Bicycle riders could soon have an uninterrupted travel lane along Main Street between Santa Monica and Venice, one that will also keep them further away from motorists.

Currently, when riding in the dedicated Main Street bike lane in Santa Monica city limits, cyclists are forced to merge into a two-lane street southbound with no bike lane once they reach the Venice border. It can become a tight fit for cyclists sharing the travel lane with motorists, creating the potential for collisions with the moving vehicles or doors from parked vehicles.

“In a word, it’s uncomfortable,” Kent Strumpell, a member of the Los Angeles Bicycle Advisory Committee for the 11th Council District, said of the travel route through Venice. “For someone who’s less experienced it can even be hazardous because you might be crowding over to the right.”

The heavily traveled corridor has also posed issues for motorists through Venice, with complaints of bottlenecks and possible rear-end collisions related to vehicles turning left.

To help improve access and safety issues for bicyclists, as well as enhance left-turn traffic flow for vehicles, the Los Angeles Department of Transportation (DOT) has proposed a plan to reconfigure Main Street between the Santa Monica border and Windward Circle in Venice.

Known as the Main Street “road diet,” the plan would transform the street by removing one travel lane in both the north and south direction, create a central two-way left turn lane and add a bike lane in both directions. All on-street parking spaces would remain.

It would essentially extend the same configuration used through the Santa Monica corridor, allowing for more than an additional mile of continuous bike lane.

“It basically continues what Santa Monica has already done,” said Strumpell, who pushed the road diet plan to DOT.

The Venice Neighborhood Council voted Sept. 20 to support the DOT proposal, saying that it would make the street safer for all users and improve mobility for biking and walking in the community. The plan backed by the board configures Main Street with a 9-foot two way left-turn lane in the center, and in both directions, an 11-foot travel lane, 5 -foot bike lane and 7-foot parking space.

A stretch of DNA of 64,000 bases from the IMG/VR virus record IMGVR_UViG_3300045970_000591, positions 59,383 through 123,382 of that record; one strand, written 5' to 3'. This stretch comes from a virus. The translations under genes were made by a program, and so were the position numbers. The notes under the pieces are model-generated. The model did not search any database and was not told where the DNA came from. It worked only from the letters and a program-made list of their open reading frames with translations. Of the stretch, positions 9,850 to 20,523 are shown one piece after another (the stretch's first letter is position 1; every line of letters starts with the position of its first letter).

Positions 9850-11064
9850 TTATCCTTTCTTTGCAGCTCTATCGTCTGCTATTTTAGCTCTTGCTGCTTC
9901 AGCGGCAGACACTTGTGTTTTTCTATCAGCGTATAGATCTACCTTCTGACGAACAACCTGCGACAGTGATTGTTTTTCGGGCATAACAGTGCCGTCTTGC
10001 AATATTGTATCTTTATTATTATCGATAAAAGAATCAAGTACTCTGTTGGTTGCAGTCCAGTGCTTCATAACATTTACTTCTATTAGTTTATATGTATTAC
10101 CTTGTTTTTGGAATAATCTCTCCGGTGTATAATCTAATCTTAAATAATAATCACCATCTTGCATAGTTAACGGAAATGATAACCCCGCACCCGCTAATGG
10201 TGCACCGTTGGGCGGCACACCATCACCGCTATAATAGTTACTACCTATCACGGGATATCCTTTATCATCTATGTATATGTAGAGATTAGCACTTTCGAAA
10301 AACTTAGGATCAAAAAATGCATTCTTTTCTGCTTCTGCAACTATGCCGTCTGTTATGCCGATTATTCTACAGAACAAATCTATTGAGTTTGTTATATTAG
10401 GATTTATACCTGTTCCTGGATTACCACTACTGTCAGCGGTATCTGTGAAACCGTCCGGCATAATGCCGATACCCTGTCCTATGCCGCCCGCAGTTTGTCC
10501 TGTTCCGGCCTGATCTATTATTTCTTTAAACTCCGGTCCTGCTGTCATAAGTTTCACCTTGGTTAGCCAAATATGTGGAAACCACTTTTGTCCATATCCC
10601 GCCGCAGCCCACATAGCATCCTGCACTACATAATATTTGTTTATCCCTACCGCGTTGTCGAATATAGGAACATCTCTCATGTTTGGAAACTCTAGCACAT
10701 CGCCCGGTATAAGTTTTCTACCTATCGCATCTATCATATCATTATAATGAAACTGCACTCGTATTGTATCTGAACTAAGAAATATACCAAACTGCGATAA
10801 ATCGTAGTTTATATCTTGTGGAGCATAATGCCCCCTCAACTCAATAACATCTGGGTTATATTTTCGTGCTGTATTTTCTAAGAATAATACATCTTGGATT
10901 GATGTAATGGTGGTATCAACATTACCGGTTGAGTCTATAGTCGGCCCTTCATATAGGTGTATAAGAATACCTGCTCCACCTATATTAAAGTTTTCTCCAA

The original plan called for a 10-foot central left-turn lane and 5-foot bike lanes, which many cyclists argued was inadequate space to ensure safety, Strumpell said. DOT then reconfigured the design, cutting the left-turn lane by 1 foot and adding a half foot to the bike lanes on both sides of the street, an amendment supported by the Venice council.

“This will give cyclists a comfortable, inviting connection between Santa Monica and Venice,” said Strumpell, adding that it will encourage a more bikable community.

“It will give better access to all destinations along (Main Street) and provide more safety. It also acknowledges the high level of use that’s already there.”

Michelle Mowery, bicycle coordinator for DOT, did not return phone calls seeking comment on the plan.

The project was earlier supported unanimously by the Venice Neighborhood Council Environmental Committee. Barbara Lonsdale, committee co-chair, said although Main Street can be a “tight squeeze” for bike riders, she believes it’s one of the ideal routes to take, as Pacific Avenue is busy and the beach bike path is often too crowded. She too, believes the diet proposal will support alternative transportation.

“I’m hoping this will give people the incentive to jump on their bikes and maybe commute to work that way,” Lonsdale said. “I’m just hoping it will get more people out there and I’m all for it.”

Strumpell noted the high bicycle usage that Main Street in Venice tends to experience, pointing to a DOT count earlier this year that found 730 cyclists in a six-hour period.

“If that figure’s correct, then we need a bike path,” neighborhood council Vice President Carolyn Rios said, discussing her support.

Rios said she also chooses to ride Main Street if she needs to get somewhere because the beach path can be overly crowded, particularly on a weekend afternoon.

“Personally, I’m very, very much for it. To me, it’s almost like a no-brainer,” she said of the bike lane project.

The neighborhood council’s neighborhood committee, which Rios chairs, voted to reject the proposal after some members expressed concerns of increased congestion and potential cut-through traffic in neighborhoods due to the reduction from four lanes to two.

Rios said while there could be some traffic impacts during rush hour, she thinks they would be minimal and the plan is about providing a safe place for cyclists.

Lonsdale agreed, saying if anything, the plan will help free up traffic at left-turn pockets such as at Abbot Kinney Boulevard.

“I don’t think it will add to it because with the left-turn lane we will have more room for the cars turning,” she said.

Strumpell said an analysis by the city of Santa Monica on its diet plan route on Ocean Park Boulevard could not find a connection with cut-through traffic in the neighborhoods and found only minor traffic delays during peak hours.

Lucy Dyke, transportation planning manager for Santa Monica, could not be reached for comment on the diet plan study.